Believe me, these Capitol pressings don’t usually sound like this. From the very first notes you hear Billy May’s colorful arrangments come to life in a way you are very unlikely to have heard before. (more…)
- KILLER sound throughout with both sides earning Shootout Winning Triple Plus (A+++) sonic grades
- These vintage stereo sides are As Good As It Gets — rich, smooth and full-bodied with wonderfully present vocals and all of the Tubey Magic that’s missing from most copies
- This album is very tough to come by in stereo in anything but beat condition, let alone with this kind of sound
- “Twelve of the most uninhibited Sinatra things ever recorded!”
- “Recorded with Billy May, Sinatra Swings was Frank Sinatra’s first straight swing album for Reprise Records. In terms of content and approach, the record is remarkably similar to his final Capitol swing effort, Come Swing with Me.”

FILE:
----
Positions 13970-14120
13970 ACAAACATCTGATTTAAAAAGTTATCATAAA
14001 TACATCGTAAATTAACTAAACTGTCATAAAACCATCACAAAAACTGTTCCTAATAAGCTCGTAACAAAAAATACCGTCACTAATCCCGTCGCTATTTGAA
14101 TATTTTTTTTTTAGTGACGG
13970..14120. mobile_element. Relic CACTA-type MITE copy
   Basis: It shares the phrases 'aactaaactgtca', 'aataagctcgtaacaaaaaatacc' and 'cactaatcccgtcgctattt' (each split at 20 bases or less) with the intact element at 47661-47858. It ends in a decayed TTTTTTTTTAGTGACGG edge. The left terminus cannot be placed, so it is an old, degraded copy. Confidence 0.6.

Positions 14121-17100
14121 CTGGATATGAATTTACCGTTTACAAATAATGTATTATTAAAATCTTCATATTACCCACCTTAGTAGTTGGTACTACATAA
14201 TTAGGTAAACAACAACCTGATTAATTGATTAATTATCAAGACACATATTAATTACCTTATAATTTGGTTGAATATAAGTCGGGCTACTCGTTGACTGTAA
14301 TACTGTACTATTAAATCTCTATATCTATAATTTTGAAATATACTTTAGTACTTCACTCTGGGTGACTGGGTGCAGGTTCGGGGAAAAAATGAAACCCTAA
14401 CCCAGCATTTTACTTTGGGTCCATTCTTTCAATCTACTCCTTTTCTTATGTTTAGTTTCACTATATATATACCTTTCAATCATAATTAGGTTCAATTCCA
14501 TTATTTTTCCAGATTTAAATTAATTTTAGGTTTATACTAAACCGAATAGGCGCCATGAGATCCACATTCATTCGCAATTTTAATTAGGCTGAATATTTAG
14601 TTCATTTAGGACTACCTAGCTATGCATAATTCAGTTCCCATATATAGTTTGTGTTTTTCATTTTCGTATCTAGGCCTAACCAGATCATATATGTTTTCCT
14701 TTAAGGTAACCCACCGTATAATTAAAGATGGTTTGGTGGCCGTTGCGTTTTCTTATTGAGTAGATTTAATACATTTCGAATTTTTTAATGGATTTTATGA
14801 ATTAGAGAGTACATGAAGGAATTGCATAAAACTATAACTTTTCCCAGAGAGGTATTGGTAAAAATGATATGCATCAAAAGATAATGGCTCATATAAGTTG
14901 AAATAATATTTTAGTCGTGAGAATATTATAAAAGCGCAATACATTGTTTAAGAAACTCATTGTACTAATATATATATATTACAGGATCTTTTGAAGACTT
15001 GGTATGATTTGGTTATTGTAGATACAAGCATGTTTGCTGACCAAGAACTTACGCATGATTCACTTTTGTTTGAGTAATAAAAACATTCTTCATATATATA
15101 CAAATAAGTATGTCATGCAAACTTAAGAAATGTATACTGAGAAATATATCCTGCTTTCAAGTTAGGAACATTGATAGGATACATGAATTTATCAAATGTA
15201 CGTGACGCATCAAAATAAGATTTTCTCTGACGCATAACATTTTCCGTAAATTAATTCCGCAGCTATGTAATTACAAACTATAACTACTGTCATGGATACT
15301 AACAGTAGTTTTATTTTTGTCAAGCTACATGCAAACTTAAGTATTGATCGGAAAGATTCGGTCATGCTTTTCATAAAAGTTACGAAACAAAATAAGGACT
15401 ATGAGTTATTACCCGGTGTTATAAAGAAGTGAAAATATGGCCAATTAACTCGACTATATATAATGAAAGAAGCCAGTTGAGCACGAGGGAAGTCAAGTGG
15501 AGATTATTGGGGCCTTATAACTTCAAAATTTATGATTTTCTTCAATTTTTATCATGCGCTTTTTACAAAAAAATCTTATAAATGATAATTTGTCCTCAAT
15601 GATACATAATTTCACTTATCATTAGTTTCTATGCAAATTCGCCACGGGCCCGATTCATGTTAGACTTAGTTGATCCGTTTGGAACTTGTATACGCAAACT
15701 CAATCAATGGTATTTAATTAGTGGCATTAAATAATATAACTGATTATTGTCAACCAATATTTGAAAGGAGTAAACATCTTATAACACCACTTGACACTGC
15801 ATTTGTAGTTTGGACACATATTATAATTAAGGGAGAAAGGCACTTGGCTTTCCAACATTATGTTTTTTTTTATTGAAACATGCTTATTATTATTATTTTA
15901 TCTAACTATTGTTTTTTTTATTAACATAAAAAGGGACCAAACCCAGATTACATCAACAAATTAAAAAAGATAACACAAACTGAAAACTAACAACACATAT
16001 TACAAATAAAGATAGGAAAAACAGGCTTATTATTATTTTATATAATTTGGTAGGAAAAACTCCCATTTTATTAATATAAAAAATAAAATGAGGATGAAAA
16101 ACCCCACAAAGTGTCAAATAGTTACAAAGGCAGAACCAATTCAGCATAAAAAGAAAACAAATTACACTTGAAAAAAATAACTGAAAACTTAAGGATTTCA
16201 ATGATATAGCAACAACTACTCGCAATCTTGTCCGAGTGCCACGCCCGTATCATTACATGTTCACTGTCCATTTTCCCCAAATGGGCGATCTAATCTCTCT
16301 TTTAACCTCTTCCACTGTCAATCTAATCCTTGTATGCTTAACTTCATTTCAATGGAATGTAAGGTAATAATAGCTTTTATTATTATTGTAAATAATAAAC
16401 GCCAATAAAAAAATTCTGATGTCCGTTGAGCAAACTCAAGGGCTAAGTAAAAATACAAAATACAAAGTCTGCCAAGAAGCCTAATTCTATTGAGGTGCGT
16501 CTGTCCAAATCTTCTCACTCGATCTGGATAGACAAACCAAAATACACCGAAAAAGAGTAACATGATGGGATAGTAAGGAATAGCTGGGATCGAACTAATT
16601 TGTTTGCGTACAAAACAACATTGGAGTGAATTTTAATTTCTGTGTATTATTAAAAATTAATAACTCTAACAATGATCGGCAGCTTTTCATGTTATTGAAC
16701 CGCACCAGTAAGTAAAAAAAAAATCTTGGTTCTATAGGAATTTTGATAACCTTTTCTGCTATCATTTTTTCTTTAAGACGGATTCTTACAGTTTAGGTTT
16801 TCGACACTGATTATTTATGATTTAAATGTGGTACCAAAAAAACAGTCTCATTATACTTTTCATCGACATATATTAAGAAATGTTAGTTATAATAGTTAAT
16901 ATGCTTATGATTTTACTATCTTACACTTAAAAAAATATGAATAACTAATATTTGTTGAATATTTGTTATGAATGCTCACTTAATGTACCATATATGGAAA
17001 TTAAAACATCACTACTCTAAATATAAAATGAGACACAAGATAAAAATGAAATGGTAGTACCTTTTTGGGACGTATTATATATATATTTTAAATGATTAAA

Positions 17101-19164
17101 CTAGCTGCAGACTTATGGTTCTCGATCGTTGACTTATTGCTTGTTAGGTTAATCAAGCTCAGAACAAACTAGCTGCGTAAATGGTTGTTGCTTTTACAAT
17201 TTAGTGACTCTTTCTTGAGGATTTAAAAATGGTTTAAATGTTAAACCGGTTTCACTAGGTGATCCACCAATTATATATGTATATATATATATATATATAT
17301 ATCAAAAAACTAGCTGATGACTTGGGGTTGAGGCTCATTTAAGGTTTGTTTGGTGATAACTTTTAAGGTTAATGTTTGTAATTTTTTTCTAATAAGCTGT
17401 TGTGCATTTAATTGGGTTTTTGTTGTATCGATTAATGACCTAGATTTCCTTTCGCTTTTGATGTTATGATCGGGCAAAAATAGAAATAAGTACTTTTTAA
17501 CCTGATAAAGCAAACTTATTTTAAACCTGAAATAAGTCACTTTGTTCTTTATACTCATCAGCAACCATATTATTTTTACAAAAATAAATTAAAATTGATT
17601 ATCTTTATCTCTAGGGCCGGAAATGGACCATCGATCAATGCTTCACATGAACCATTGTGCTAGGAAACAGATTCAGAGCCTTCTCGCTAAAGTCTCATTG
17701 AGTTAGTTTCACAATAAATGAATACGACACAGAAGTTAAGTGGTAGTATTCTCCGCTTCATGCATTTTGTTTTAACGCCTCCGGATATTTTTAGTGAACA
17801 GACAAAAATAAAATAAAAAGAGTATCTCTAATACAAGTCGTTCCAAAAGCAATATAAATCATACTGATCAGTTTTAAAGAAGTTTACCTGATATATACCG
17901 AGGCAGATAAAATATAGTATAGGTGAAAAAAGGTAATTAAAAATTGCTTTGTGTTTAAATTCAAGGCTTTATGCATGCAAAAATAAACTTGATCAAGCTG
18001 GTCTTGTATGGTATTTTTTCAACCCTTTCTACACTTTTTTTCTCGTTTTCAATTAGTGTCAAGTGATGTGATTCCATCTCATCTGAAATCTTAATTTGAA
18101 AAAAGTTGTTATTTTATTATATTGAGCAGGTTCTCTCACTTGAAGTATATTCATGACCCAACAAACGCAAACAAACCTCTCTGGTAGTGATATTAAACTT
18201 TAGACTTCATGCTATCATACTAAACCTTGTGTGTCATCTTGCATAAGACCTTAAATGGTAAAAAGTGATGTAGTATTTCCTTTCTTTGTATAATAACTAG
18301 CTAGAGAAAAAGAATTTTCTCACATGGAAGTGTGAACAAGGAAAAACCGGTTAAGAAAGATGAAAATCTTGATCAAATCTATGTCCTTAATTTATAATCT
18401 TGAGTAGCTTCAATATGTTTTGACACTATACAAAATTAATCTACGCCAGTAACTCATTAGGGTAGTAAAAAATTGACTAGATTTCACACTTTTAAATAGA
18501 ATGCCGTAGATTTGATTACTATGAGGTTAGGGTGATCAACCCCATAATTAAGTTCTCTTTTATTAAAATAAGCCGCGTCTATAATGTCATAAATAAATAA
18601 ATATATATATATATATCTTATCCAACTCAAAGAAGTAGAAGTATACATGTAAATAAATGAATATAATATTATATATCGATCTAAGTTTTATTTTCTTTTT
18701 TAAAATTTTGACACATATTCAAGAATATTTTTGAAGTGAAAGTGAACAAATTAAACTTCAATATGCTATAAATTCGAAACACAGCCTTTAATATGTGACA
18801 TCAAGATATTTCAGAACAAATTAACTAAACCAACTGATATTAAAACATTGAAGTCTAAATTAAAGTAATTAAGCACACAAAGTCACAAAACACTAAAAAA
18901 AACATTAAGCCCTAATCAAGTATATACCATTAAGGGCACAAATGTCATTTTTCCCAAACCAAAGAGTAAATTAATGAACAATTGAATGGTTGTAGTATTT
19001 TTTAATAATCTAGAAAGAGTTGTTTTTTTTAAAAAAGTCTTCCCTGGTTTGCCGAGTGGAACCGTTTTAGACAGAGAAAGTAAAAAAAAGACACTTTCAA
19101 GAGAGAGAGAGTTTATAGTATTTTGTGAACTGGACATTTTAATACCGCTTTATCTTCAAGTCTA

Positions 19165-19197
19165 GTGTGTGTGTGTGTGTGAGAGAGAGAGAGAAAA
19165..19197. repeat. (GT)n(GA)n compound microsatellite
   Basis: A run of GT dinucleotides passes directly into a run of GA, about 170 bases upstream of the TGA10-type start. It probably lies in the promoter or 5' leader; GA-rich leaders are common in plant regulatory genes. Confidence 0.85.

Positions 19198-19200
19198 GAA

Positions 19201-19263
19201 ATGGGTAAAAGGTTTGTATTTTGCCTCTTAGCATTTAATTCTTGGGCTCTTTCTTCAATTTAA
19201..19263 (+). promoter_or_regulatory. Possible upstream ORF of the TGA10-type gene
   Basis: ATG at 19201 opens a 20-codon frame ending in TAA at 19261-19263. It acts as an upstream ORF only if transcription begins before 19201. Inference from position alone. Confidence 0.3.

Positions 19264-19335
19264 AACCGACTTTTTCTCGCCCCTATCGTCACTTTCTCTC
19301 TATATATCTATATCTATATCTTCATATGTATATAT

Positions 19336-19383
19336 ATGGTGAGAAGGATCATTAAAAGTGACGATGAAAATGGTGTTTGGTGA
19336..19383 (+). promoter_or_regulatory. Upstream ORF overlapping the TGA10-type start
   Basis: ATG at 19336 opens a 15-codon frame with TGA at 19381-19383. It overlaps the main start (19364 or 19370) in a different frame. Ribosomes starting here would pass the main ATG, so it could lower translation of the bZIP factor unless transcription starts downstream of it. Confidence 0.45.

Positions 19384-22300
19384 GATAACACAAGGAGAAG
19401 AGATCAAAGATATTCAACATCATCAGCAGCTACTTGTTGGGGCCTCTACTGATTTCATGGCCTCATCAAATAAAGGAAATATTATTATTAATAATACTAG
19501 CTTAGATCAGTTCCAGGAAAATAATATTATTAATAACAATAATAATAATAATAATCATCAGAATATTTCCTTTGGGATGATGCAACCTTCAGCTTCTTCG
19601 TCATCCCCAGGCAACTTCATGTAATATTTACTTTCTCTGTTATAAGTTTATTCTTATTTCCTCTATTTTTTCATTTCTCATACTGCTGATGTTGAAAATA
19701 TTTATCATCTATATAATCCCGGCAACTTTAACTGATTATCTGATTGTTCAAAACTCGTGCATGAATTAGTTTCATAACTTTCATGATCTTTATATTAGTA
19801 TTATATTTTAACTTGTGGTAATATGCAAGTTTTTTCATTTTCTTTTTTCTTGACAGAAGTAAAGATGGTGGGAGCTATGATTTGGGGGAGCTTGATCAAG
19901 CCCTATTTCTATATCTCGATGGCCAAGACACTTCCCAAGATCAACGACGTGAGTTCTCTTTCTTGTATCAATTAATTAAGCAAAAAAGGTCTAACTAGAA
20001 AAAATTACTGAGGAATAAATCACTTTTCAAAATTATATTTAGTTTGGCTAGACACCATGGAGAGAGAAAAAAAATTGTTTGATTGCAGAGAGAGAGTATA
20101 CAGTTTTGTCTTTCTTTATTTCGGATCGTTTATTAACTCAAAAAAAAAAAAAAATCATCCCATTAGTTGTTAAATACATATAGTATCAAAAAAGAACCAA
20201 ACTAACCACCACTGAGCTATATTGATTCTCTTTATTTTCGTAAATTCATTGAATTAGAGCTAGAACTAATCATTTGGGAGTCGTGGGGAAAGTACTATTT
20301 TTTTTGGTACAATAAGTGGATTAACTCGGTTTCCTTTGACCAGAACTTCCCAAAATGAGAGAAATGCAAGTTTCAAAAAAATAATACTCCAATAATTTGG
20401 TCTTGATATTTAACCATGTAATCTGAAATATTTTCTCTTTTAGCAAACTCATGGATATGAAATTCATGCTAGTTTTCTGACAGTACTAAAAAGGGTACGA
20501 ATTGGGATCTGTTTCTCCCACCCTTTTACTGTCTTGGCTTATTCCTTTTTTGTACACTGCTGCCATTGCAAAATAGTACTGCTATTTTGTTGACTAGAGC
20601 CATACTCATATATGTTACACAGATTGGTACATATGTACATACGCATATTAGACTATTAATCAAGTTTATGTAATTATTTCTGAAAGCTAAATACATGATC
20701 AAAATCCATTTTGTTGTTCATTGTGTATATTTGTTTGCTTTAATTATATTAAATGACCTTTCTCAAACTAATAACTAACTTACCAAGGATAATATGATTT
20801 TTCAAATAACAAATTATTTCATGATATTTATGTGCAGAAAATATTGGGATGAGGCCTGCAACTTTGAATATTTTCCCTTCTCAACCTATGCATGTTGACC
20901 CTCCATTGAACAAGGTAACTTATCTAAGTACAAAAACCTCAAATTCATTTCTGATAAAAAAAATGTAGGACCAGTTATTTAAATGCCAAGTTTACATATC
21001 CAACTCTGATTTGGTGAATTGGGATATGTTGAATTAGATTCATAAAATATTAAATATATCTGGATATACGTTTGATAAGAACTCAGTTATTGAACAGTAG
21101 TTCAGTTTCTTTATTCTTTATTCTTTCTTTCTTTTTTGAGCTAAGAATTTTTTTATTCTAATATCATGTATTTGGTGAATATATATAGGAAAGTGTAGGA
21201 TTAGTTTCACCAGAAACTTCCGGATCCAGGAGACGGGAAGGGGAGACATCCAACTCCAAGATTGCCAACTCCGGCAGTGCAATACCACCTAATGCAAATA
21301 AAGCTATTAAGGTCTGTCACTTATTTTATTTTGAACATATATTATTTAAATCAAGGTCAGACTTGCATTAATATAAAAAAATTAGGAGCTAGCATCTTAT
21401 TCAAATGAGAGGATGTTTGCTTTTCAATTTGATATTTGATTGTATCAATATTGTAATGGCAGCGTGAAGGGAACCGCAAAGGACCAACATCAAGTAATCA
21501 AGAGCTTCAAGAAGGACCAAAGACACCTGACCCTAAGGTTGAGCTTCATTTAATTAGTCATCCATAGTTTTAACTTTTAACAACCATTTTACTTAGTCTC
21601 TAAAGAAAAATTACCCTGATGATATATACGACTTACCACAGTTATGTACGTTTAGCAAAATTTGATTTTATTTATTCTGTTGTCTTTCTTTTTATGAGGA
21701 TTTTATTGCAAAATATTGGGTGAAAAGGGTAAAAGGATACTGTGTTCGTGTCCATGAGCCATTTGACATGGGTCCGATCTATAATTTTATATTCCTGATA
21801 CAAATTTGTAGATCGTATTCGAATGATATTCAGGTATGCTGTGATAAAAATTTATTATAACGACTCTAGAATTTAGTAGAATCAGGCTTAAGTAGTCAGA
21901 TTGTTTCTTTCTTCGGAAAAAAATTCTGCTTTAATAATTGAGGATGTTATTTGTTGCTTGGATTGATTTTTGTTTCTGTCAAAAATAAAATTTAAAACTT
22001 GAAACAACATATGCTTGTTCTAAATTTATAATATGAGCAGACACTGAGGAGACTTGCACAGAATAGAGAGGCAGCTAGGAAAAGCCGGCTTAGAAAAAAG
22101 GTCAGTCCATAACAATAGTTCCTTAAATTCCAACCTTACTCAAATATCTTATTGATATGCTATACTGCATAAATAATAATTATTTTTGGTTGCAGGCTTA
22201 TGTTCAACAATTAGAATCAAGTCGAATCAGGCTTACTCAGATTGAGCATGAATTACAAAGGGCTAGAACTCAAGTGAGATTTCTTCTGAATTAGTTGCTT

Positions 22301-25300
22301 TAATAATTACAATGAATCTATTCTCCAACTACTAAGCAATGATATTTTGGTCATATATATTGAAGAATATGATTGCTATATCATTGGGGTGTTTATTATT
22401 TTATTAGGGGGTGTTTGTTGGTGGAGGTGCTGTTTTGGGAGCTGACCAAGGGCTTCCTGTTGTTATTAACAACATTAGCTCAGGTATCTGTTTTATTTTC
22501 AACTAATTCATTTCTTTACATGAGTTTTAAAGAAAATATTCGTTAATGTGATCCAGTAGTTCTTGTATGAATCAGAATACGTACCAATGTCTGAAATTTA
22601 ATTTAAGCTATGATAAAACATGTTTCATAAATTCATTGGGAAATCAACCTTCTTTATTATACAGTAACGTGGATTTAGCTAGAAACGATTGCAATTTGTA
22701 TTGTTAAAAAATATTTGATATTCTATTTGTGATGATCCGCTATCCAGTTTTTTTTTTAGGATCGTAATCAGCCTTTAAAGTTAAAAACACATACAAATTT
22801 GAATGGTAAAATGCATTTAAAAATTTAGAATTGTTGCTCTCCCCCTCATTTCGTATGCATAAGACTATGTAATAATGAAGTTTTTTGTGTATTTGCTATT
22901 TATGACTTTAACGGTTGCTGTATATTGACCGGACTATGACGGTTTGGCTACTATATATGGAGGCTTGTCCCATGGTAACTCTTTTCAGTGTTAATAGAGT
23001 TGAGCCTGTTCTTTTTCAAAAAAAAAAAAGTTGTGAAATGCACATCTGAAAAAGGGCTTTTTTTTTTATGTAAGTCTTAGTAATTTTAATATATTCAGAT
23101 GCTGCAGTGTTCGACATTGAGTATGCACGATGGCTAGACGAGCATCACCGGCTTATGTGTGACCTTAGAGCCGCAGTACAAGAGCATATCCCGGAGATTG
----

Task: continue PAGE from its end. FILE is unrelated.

Also known as Sinatra Swings.
Five for Five in 1961
Of the five records Sinatra released in 1961 (Sinatra’s Swingin’ Session!!!; Come Swing with Me!; Ring-a-Ding-Ding!; Swing Along with Me; and I Remember Tommy), this is clearly one of our favorites. (And by the way, what’s with all the exclamation marks?)
Billy May deserves much of the credit for the “swing” that’s all over the album. His band is jumpin’, and on the best pressings — such as this one — the sound conveys the energy with virtually none of the grit and hardness you hear on so many of Sinatra’s other albums (Sinatra at the Sands comes immediately to mind, but there are far too many others). You may recall that Billy May was the arranger for some of Sinatra’s best Capitol work, and certainly the three swingingest: Come Fly with Me, Come Dance with Me and Come Swing with Me.
This is 1961, and tubes and ribbon mics are in charge of the live-in-the-studio proceedings. With a vintage original pressing such as this one, you hear the kind of sound they heard. (And if you play the record at ear-splitting levels you will hear even more of that sound. Can you imagine how loud this band was playing?)